The Returns to Education in Italy: A New Look at the Evidence

55 Pages Posted: 23 Sep 2000

See all articles by Giorgio Brunello

Giorgio Brunello

University of Padua - Department of Economics; CESifo (Center for Economic Studies and Ifo Institute for Economic Research); Institute for the Study of Labor (IZA)

Simona Comi

University of Milan

Claudio Lucifora

Università Cattolica del Sacro Cuore di Milano ; IZA Institute of Labor Economics

Date Written: March 2000

Abstract

The purpose of this paper is to provide an update of the empirical evidence on the private returns to education in Italy. First, we show that, whilst returns to education in Italy (based on gross wages) are in line with the European average, educational attainment is generally much lower (particularly at secondary and tertiary levels). How can we reconcile these findings? Based on a simple human capital model - where the optimal level of schooling is given by equating the marginal return to the marginal cost of education ? we speculate that either marginal costs are steeper in Italy or that a larger share of the population involved in human capital investment faces high marginal costs in Italy compared to the European average.

Second, we examine whether the estimated returns to education have varied significantly over time. The evidence is that returns have not changed much over the period 1977 to 1995, with the exception of 1993 and 1995, when they have increased significantly, especially among female employees. Quite interestingly, the observed increase in the returns to education has been almost completely driven by higher returns to education in the public sector. Assuming that skill biased technical change has been an important factor in shifting out the marginal returns to education, an important question for future research is why these shifts have only affected returns in the public sector of the economy.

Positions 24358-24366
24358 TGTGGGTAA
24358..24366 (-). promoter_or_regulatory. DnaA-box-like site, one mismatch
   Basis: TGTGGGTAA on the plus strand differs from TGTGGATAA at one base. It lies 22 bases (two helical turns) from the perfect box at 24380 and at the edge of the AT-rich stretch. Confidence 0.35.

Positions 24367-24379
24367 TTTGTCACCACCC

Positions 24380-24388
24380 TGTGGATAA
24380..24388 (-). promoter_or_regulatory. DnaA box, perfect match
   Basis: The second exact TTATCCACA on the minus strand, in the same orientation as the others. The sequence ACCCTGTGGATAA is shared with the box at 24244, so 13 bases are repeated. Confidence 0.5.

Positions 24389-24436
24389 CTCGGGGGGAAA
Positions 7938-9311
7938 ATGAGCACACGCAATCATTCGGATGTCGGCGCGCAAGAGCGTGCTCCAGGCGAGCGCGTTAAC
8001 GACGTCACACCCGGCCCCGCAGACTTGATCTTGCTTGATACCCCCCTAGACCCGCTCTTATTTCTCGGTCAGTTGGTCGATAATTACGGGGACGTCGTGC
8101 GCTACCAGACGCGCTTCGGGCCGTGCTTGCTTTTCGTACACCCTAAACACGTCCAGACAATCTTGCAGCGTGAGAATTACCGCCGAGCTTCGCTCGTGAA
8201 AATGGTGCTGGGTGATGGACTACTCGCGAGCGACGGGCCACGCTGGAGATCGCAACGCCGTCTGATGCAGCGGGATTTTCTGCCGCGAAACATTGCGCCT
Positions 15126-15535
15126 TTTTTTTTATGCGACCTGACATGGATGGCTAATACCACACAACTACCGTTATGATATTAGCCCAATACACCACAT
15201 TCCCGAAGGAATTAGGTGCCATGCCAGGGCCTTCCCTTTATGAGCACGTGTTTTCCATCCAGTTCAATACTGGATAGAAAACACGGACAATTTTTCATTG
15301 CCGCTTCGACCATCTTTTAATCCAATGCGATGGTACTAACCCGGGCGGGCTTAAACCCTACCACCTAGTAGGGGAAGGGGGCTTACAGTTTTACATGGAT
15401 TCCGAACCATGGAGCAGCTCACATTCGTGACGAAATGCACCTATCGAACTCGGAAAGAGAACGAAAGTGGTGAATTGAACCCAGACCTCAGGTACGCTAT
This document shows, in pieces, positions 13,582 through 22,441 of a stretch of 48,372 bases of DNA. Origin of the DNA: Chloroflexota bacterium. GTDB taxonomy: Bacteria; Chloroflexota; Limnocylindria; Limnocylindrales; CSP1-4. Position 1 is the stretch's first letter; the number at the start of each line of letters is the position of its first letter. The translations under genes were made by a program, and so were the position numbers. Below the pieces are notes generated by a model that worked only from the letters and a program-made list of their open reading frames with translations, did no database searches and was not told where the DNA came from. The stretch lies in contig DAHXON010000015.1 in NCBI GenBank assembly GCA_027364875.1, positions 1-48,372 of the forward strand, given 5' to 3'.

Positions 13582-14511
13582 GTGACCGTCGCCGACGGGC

Third and last, we confirm the usual finding in the international literature that accounting for measurement error in years of schooling and/or for the endogeneity of educational choices by using instrumental variables significantly increases the returns to education with respect to estimates based on OLS methods. We also show that adding family background variables to the set of instruments significantly increases returns, which suggests that these variables affect mainly the subgroup of individuals with higher marginal returns to schooling.

JEL Classification: I21, I22, J24, J31

Suggested Citation

Brunello, Giorgio and Comi, Simona and Lucifora, Claudio, The Returns to Education in Italy: A New Look at the Evidence (March 2000). IZA Discussion Paper No. 130. Available at SSRN: https://ssrn.com/abstract=224239

Giorgio Brunello (Contact Author)

University of Padua - Department of Economics ( email )

via Del Santo 33
35121 Padova
Italy
+39 049 827 4223 (Phone)
+39 049 827 4221 (Fax)

CESifo (Center for Economic Studies and Ifo Institute for Economic Research)

Poschinger Str. 5
Munich, DE-81679
Germany

Institute for the Study of Labor (IZA)

P.O. Box 7240
Bonn, D-53072
Germany

Simona Comi

University of Milan ( email )

Via Festa del Perdono, 7
Milan, 20122
Italy

Claudio Lucifora

Università Cattolica del Sacro Cuore di Milano ( email )

Department of Economics and Finance
Largo Gemelli, 1
20123 Milano
Italy
+39 027 234 2525 (Phone)
+39 027 234 2781 (Fax)

IZA Institute of Labor Economics

P.O. Box 7240
Bonn, D-53072
Germany

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